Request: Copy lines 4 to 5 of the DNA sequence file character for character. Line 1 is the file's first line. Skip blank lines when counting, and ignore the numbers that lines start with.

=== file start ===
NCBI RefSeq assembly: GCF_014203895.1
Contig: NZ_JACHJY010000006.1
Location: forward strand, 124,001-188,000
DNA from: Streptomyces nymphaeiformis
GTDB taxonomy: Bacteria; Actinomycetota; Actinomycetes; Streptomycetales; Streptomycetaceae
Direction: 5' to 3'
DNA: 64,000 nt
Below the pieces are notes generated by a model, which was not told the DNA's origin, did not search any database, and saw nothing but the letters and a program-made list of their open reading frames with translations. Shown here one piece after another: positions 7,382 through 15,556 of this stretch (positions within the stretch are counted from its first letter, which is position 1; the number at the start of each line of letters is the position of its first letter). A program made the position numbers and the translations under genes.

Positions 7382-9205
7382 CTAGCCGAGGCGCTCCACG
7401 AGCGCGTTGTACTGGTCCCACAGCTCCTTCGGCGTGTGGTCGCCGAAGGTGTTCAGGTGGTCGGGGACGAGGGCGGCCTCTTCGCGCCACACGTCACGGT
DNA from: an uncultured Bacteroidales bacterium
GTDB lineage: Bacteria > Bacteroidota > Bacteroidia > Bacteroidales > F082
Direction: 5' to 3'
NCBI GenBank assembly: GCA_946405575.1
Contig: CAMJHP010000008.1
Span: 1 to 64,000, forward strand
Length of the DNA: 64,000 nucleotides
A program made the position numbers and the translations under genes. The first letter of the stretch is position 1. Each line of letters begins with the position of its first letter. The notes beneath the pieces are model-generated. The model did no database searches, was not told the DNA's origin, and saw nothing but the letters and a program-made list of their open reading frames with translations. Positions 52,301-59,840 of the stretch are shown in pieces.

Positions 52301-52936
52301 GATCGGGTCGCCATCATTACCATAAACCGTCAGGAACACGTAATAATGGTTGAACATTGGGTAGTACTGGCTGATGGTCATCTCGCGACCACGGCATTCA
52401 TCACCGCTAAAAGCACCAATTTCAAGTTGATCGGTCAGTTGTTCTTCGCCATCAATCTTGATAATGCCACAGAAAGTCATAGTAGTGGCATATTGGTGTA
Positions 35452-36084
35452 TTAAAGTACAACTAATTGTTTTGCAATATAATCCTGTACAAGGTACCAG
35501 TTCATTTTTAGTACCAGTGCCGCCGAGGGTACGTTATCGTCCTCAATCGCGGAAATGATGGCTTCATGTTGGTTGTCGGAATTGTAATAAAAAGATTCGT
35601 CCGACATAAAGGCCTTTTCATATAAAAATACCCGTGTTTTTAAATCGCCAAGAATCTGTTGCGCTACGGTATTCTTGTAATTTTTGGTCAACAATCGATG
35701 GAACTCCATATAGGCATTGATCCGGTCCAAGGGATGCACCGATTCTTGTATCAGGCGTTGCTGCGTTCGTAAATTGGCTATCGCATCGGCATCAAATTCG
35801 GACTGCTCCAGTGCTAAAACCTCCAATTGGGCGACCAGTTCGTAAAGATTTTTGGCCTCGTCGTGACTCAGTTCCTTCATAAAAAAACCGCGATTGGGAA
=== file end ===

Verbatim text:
DNA from: Streptomyces nymphaeiformis
GTDB taxonomy: Bacteria; Actinomycetota; Actinomycetes; Streptomycetales; Streptomycetaceae